Academic journal article Journal of the Evangelical Theological Society

Truth, Contemporary Philosophy, and the Postmodern Turn

Academic journal article Journal of the Evangelical Theological Society

Truth, Contemporary Philosophy, and the Postmodern Turn

Article excerpt

It is difficult to think of a topic of greater concern than the nature of truth. Indeed, truth and the knowledge thereof are the very rails upon which people ought to live their lives. And over the centuries, the classic correspondence theory of truth has outlived most of its critics. But these are postmodern times, or so we are often told, and the classic model, once ensconced deeply in the Western psyche, must now be replaced by a neopragmatist or some other anti-realist model of truth, at least for those concerned with the rampant victimization raging all around us. Thus, "we hold these truths to be self evident" now reads "our socially constructed selves arbitrarily agree that certain chunks of language are to be esteemed in our linguistic community." Something has gone wrong here, and paraphrasing the words of Mad magazine's Alfred E. Newman, "We came, we saw, and we conked out!"

The astute listener will have already picked up that I am an unrepentant correspondence advocate who eschews the various anti-realist views of truth. In what follows I shall weigh in on the topic first, by sketching out the correspondence theory and the postmodern rejection of it, and second, by identifying five confusions of which I believe postmodern revisionists are guilty. I shall close by warning that not only are postmodern views of truth and knowledge confused, but postmodernism is an immoral and cowardly viewpoint that people who love truth and knowledge, especially disciples of the Lord Jesus, should do everything they can to heal.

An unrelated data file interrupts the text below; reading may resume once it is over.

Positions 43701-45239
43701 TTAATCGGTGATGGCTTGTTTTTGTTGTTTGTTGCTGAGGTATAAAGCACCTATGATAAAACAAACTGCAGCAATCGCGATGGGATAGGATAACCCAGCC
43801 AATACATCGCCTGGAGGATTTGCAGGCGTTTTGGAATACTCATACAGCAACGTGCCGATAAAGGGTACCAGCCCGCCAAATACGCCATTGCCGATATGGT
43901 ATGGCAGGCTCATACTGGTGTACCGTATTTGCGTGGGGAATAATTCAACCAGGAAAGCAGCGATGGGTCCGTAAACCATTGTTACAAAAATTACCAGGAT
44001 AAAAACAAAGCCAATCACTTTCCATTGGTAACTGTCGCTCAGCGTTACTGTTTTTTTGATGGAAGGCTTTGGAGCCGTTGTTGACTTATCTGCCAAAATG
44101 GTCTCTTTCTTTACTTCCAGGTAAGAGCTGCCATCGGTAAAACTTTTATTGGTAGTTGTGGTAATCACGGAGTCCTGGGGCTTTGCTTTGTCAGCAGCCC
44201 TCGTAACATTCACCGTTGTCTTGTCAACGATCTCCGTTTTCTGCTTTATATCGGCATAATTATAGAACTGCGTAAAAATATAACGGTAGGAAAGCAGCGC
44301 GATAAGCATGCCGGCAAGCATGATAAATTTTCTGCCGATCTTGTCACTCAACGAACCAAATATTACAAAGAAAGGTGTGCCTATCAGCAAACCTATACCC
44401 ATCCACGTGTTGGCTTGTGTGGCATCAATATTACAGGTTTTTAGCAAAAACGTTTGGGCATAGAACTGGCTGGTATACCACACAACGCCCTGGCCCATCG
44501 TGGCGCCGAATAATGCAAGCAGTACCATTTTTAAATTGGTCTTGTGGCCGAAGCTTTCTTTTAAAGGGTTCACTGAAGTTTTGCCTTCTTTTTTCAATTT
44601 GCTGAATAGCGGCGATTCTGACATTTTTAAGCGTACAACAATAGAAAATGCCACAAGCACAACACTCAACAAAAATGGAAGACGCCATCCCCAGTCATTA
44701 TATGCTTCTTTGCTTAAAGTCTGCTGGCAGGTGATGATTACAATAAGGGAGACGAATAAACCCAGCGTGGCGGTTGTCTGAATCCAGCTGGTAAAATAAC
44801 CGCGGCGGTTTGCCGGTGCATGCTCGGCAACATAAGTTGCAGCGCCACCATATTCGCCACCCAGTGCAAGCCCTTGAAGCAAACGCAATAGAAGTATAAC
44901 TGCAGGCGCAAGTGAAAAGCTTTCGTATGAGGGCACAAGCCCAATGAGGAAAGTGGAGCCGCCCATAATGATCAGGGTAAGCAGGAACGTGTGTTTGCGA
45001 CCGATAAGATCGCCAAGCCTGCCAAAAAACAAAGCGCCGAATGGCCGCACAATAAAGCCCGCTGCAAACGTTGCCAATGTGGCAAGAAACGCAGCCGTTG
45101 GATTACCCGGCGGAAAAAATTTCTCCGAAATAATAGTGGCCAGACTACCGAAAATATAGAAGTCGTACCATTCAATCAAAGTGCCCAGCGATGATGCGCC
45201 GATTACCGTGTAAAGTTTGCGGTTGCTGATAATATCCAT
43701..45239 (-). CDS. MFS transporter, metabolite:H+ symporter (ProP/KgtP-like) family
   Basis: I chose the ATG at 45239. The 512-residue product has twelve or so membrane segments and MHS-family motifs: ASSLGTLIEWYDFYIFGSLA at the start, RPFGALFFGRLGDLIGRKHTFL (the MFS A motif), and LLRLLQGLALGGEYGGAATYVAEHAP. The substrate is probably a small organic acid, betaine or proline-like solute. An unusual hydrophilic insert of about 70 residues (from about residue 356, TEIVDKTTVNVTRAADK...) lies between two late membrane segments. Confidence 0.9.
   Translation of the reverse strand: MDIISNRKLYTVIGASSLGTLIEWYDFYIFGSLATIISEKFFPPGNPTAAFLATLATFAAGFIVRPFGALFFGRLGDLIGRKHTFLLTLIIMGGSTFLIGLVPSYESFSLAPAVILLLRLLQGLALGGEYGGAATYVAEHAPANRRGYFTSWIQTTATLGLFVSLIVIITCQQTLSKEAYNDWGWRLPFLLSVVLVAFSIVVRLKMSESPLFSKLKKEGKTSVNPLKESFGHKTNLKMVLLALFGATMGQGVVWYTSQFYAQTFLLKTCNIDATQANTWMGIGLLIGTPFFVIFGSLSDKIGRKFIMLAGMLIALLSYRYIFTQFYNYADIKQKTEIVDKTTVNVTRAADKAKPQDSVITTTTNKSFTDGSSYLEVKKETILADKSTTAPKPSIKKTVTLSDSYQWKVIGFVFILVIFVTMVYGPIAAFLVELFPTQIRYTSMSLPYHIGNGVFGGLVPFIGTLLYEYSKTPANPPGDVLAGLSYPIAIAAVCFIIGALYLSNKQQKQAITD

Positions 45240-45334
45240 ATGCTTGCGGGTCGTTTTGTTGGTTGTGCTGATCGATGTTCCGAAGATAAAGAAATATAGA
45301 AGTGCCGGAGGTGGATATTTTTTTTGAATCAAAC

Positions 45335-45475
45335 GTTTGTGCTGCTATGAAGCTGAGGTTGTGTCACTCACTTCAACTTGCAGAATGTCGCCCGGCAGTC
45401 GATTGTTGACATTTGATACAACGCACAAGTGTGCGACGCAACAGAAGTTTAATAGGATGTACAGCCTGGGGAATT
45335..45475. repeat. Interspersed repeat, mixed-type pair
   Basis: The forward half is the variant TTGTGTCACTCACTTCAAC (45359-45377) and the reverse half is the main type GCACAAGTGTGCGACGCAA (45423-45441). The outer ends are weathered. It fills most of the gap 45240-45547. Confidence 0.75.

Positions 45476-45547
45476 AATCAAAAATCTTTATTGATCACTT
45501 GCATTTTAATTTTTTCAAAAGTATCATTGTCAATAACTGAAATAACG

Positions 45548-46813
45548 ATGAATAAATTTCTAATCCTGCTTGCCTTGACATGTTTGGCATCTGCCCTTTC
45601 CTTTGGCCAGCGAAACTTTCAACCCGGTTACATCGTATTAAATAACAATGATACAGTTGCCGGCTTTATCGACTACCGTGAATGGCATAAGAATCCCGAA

In its simplest form, the correspondence theory of truth says that a proposition is true just in case it corresponds to reality, when what it asserts to be the case is the case. More generally, truth obtains when a truth bearer stands in an appropriate correspondence relation to a truth maker:

Certain clarifications are called for. First, what is the truth bearer? The thing that is either true or false is not a sentence, statement or other piece of language, but a proposition. A proposition is, minimally, the content of a sentence. For example, "It is raining" and "Es regnet" are two different sentences that express the same proposition. A sentence is a linguistic object consisting in a sense perceptible string of markings formed according to a culturally arbitrary set of syntactical rules, a grammatically well-formed string of spoken or written scratchings/sounds. Sentences are true just in case they express a true proposition or content. We will return to the topic of propositions later.

What about truth makers? What is it that makes a proposition true? The best answer is facts. A fact is some real, that is, obtaining state of affairs in the world, for example, grass's being green, an electron's having negative charge, God's being all-loving. For present purposes, this identification of the truth maker will do, but the account would need to be filled out to incorporate future states of affairs that will obtain or counterfactual states of affairs that would have obtained given such and such. Returning to present purposes, consider the proposition that grass is green. This proposition is true just in case a specific fact, viz., grass's being green, actually obtains in the real world. If Sally has the thought that grass is green, the specific state of affairs (grass actually being green) "makes" the propositional content of her thought true just in case the state of affairs actually is the way the proposition represents it to be. Grass's being green makes Sally's thought true even if Sally is blind and cannot tell whether or not it is true, and even if Sally does not believe the thought. Reality makes thoughts true or false. A thought is not made true by someone believing it or by someone being able to determine whether or not it is true. Put differently, evidence allows one to tell whether or not a thought is true, but the relevant fact is what makes it true. …

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